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How The Steelers Secondary Went From Worrisome To Worry-Free

2020 Secondary

Growth, whether it be personal, financial or in this case through football, is not always easy. There are usually many bumps along the road as a unit goes along a journey of growth. The same can be said for the growth of the Pittsburgh Steelers’ secondary.

As training camp opens, there are a few questions surrounding the team. Can Ben Roethlisberger return to form after injury? Which JuJu Smith-Schuster will the team get this year? How will the defensive line look without Javon Hargrave? Notice something? There is not one question about the Steelers’ secondary as for the first time in many years, the team’s secondary is not littered with doubts but with reassurance.

Now let’s take a look at how what once was the weak link of the franchise has turned into one of the top units in the NFL.

2015 Week 3

CB: William Gay

CB: Valentino Antwon Blake

S: Will Allen

S: Mike Mitchell

Let’s start with the first year of the post Troy Polamalu era, also known as the Antwon Blake era. Whatever you decide to call it, 2015 was not the year that the Steelers were known for their defense, especially in their secondary. Antwon Blake started all 16 games this season before making just one start for the Tennessee Titans in 2016 and then fading into obscurity. Will Allen would be playing in his final season. William Gay would make just nine more starts after the 2015 season before his career came to an end. The 2015 season was a patch and play one for a Steelers’ secondary that finished 30th against the pass.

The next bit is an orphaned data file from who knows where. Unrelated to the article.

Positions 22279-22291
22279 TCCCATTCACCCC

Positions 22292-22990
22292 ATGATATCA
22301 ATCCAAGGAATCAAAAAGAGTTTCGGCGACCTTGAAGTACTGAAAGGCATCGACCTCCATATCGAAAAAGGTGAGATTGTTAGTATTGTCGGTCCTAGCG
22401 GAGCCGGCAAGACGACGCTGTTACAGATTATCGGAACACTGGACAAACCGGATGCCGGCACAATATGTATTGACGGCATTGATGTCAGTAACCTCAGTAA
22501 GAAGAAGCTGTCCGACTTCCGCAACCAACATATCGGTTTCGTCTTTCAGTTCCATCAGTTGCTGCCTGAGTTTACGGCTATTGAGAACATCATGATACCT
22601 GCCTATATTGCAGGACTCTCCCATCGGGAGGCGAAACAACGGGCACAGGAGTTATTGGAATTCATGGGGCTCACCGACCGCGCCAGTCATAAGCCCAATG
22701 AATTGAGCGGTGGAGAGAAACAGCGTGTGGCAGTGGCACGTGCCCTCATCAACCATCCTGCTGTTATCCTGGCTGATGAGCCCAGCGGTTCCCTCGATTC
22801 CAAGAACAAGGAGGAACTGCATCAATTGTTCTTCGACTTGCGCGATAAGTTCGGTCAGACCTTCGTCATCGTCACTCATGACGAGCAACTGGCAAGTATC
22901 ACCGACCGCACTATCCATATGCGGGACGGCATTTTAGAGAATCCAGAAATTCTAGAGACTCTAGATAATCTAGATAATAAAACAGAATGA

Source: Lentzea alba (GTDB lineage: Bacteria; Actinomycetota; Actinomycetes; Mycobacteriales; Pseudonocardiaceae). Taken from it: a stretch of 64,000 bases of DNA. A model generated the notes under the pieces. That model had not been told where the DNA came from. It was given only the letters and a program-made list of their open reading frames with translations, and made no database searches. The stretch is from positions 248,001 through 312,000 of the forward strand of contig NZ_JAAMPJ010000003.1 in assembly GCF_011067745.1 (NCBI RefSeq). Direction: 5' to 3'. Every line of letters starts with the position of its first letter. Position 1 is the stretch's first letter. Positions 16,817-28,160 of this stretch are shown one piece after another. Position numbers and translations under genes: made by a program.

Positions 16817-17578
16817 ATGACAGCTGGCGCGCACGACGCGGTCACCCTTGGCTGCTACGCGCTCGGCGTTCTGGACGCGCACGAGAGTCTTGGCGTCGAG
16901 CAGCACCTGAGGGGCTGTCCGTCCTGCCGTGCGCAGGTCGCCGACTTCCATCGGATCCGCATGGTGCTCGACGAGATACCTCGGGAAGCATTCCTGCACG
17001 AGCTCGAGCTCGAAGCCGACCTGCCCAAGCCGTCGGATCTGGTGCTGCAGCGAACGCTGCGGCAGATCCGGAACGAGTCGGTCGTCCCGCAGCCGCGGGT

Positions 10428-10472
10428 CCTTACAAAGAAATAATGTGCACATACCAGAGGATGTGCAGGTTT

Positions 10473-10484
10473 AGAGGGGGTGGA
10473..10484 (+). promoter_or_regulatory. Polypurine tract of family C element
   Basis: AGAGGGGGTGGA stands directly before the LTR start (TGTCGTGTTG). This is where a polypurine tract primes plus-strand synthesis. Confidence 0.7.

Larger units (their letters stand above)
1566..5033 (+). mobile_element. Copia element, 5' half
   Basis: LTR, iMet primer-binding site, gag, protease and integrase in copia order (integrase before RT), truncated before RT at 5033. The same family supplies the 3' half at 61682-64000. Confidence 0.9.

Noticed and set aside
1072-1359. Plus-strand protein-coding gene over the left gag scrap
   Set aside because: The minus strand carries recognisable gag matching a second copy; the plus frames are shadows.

A transitional year for the defense, there would be an injection of youth on the horizon.

2016 AFC Wild Card Round

2016 Secondary

CB: Ross Cockrell

CB: Artie Burns

Nickel CB: William Gay

S: Sean Davis

S: Mike Mitchell

This is not how the 2016 Steelers’ secondary began the season but after a whole bunch of shuffling, this is how they looked by season’s end. Ross Cockrell took over one of the starting cornerback spots, starting all 16 games. After originally placing rookie Sean Davis as the slot cornerback to start the season, the team moved him permanently to safety with Gay moving inside to slot corner. First round draft pick Artie Burns took over the other starting cornerback spot and while he may not have been a finished product, he did show promise at times. Safety Robert Golden started seven games but his playing time decreased drastically towards season end, as he played just 34 defensive snaps from Weeks 11-17.

It may not have been the prettiest unit but the secondary improved in 2016, jumping from 30th against the pass to 16th as the Steelers advanced to the AFC Championship game. While the improvement was reassuring, it was just a teaser to the massive personnel improvement that was about to come.

2017 AFC Divisional Round

CB: Joe Haden

CB: Artie Burns

Nickel CB: Mike Hilton

S: Sean Davis

S: Mike Mitchell

The 2017 season really represented a changing of the guard for the Steelers, both in terms of their secondary and front office. In what was a rare move, the team made a splash in late August, signing veteran cornerback Joe Haden to a three-year, $27 million contract. Haden took over for Cockrell who was traded to the New York Giants just a few days later. The 2017 secondary did not just improve due to familiar faces such as Haden but also due to a unfamiliar face in Mike Hilton. An undrafted free agent in 2016, Hilton bounced around before finding a home in Pittsburgh in December 2016. Entering the 2017 season, Hilton was not a name anyone expected to contribute greatly but after a great training camp, he was named the starting nickel corner. He would finish the season with two interceptions and four sacks.